…I used to have two of them, but I decided to downsize in 2006 — I'm a minimalist at heart.
The good news is the tumors are/were benign. The bad news is they live just outside of my brain wrapped around the 8th cranial nerve, which is responsible for both hearing and balance functions.
I found out about the tumors after they showed up on an MRI scan in January 2006. I had gone to see an ear doctor with complaints of ringing in my ears and some minor hearing loss. Hoping it was the simple results of too many rock concerts and too much drumming, the results of the scan were a bit more than I had bargained for. I was clinically diagnosed with a rare neurological disorder named Neurofibromatosis Type 2 (NF2).
Around the time of the diagnosis I became overcome with vertigo and balance issues, which is caused by both the nerve being crushed and the tumor pressing on my brainstem.
It was quickly decided that the larger of the tumors (left side) needed to be removed surgically. I would lose the hearing permanently on that side as a result.
March 2006: Surgery
St. Vincents, NYC
Ten and half hours long
– Four $100 drill bits used to get through my thick skull
– Head clamp with sixty pounds of pressure holding things still
– A bunch of stitches
– A ‘good sized silver dollar’ titanium plate to seal up the hole
– Complete removal of the tumor
– Permanent hearing loss on the left side
– Temporarily unable to swallow; Five days
– Seventeen pounds lost in three days
– Additional swallowing issues; Six months
I spent the next two and a half months at home healing and getting my strength back. Since the nerve was killed during the surgery, I no longer have balance function on my left side, leaving me with a bit of 24/7 dizziness. I spent a good amount of time trying to recalibrate my brain. Simple things like turning my head from side to side while I walked and using a two by four as a balance beam in the back yard proved to be helpful. I was even able to hop back on my bike, which impressed the doctors.
Because the tumor on the right side was much smaller at the time of diagnosis, it was decided to just ‘watch and wait ‘ to see if it grew or became symptomatic. This is achieved by getting MRI scans of my brain and audiograms (hearing tests) every six months.
Because these tumors are considered slow growing, there is no documented growth rate or pattern — everyone is different. They suspect that my tumors have been in there since I was twenty one (fifteen years).
Fast forward to 2009
Unfortunately, the little effer has decided to go on a growth spurt recently, and is now causing ‘mischief’ (a term that one of my doctors once used as a reference which I've always enjoyed.)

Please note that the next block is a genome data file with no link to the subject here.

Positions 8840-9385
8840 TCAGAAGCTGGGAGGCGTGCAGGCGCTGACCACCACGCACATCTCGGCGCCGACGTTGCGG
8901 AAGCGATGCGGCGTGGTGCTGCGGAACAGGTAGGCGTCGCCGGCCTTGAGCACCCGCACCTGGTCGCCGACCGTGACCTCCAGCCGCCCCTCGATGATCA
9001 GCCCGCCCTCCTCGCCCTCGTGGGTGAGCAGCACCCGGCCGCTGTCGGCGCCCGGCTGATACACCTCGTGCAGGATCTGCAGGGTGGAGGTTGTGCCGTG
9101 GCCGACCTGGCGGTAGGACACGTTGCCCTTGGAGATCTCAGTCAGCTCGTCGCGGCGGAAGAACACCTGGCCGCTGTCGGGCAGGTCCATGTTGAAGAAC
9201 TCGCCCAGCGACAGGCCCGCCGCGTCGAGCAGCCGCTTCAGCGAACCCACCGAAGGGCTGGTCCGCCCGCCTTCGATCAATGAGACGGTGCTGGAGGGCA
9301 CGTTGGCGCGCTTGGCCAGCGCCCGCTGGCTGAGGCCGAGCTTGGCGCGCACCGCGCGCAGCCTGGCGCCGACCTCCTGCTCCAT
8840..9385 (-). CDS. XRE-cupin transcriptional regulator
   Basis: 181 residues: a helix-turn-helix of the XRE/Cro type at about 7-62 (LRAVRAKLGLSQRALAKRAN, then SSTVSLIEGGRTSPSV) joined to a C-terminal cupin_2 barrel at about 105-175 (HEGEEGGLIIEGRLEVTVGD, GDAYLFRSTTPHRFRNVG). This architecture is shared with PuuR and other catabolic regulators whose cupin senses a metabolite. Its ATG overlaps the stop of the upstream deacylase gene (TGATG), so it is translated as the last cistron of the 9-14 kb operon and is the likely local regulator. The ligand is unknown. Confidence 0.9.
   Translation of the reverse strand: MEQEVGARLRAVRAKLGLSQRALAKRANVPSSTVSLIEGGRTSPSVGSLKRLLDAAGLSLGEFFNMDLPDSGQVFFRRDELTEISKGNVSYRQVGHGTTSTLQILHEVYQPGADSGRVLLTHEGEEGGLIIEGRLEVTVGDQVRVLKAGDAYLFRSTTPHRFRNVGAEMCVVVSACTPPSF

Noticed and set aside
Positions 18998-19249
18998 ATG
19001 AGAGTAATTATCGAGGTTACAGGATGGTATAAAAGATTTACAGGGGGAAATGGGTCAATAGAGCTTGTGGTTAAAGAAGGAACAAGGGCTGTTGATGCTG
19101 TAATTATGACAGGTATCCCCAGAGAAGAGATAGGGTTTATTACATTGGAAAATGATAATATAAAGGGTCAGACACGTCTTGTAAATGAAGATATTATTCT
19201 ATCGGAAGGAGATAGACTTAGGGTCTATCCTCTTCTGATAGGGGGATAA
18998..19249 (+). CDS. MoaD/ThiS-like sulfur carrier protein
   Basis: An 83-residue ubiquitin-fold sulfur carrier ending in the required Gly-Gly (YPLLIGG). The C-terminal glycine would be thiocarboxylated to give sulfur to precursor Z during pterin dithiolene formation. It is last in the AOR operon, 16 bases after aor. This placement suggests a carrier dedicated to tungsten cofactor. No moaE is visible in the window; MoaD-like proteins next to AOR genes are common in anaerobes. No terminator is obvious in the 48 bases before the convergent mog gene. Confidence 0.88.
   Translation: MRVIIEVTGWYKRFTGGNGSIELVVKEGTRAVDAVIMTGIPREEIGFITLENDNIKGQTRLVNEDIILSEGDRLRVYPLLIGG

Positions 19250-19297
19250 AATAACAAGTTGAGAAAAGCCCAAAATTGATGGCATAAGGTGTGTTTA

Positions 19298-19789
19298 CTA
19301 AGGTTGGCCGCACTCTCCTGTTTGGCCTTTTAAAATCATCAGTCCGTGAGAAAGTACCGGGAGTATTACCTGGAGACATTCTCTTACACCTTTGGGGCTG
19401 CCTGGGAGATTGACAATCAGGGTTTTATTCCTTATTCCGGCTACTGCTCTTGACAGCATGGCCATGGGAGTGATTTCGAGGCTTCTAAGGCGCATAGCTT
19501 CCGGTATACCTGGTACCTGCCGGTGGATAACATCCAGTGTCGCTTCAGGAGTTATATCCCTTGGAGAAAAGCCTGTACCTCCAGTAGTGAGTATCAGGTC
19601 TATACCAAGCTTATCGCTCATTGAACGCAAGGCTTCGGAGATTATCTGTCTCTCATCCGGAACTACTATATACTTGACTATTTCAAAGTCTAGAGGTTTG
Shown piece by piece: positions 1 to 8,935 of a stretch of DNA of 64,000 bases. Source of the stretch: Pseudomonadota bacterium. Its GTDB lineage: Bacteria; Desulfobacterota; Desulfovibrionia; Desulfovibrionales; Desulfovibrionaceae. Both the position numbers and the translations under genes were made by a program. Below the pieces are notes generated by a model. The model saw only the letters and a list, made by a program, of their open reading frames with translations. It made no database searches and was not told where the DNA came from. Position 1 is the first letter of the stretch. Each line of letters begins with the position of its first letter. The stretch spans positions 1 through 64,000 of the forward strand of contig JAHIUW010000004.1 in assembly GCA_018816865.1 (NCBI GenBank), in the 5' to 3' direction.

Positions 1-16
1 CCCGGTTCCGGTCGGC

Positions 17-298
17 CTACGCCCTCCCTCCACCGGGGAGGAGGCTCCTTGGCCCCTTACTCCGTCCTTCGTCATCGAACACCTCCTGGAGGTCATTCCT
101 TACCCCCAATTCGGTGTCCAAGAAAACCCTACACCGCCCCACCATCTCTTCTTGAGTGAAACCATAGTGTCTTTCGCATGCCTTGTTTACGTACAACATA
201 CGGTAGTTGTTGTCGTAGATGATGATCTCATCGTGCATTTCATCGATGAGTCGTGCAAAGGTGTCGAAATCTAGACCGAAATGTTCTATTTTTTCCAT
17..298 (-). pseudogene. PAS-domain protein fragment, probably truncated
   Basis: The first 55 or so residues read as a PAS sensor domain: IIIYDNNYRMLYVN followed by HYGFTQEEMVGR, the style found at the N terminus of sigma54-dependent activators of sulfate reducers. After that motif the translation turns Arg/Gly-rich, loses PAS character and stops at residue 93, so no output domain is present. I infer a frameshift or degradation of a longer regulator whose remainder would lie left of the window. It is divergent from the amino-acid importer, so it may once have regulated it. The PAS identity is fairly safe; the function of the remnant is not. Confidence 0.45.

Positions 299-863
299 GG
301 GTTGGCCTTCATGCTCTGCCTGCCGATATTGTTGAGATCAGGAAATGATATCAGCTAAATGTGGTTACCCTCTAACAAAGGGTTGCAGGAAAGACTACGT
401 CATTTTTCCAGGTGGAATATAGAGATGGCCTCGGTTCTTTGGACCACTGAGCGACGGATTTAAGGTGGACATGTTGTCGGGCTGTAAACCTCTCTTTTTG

I was referred to another doctor at NYU, who I'd met with in the past who specializes in NF2. The first words out of his mouth were
We've got some exciting things happening in drug therapy.
This was not the news that my wife and I were expecting to hear from this guy, needless to say, we were excited to learn more.
Because this disorder is so rare and delicate, the treatment options are minimal:
1. Watch and wait
2. Radiation therapy (not really proven with good results for NF2)
3. Invasive surgery
To hear that there was possibly a new treatment option that would not endanger my nerves, we were beyond excited. Apparently, some mad scientist figured out that the already existing drug, Lapatinib (Tykerb) had some positive effects on some mice in the lab. Go rats!
The basic goal for the drug therapy is to slow down, stop or at best, shrink the tumor. This is not a disappearing act, but my situation will be greatly improved if I'm able to achieve either three of these results.
E-mails and phone calls were made, meetings were set to learn more about the clinical trials and the drugs.
Then my hearing dropped. While sitting at work in early May, I noticed that the voices around the office had become very distorted. I packed up and left. By the time I got home from the office, I was unable to understand what anyone was saying to me. My wife sounded like the teacher from Charlie Brown:
Wah wah wah & wahh whha wah.
Needless to say, I freaked out.
More phone calls and emails were sent to my trusty team of doctors and it was decided that my steroid dose (I was already on a lower dose due to failing hearing) would be cranked up in an effort to restore some of the hearing. Twenty four hours later, the steroid magic kicked in and I could hear again.
Unfortunately, the steroids are only a temporary fix. I’m in the process of figuring out what the next step is. I've spent the last month not working (short-term disability) and spending a good amount of my time meeting and emailing with a very kick ass team of doctors and experts at NYU Medical.
Since the Lapatinib trials are being held up by FDA nonsense, the team has acknowledged my dire situation and offered some other options in drug therapy.
I have been approved for another drug called Tarceva, which is for lung cancer and actually have in my possession but I was informed by my oncologist, that I will be exempt from the Lapatinib trial if I take these.
I have a gut feeling that the Lapatinib is my best shot at shrinking this thing, so I need to choose carefully. We're thinking things through before making any decisions.
To be continued…
Originally written in 2009 as a note to friends on Facebook.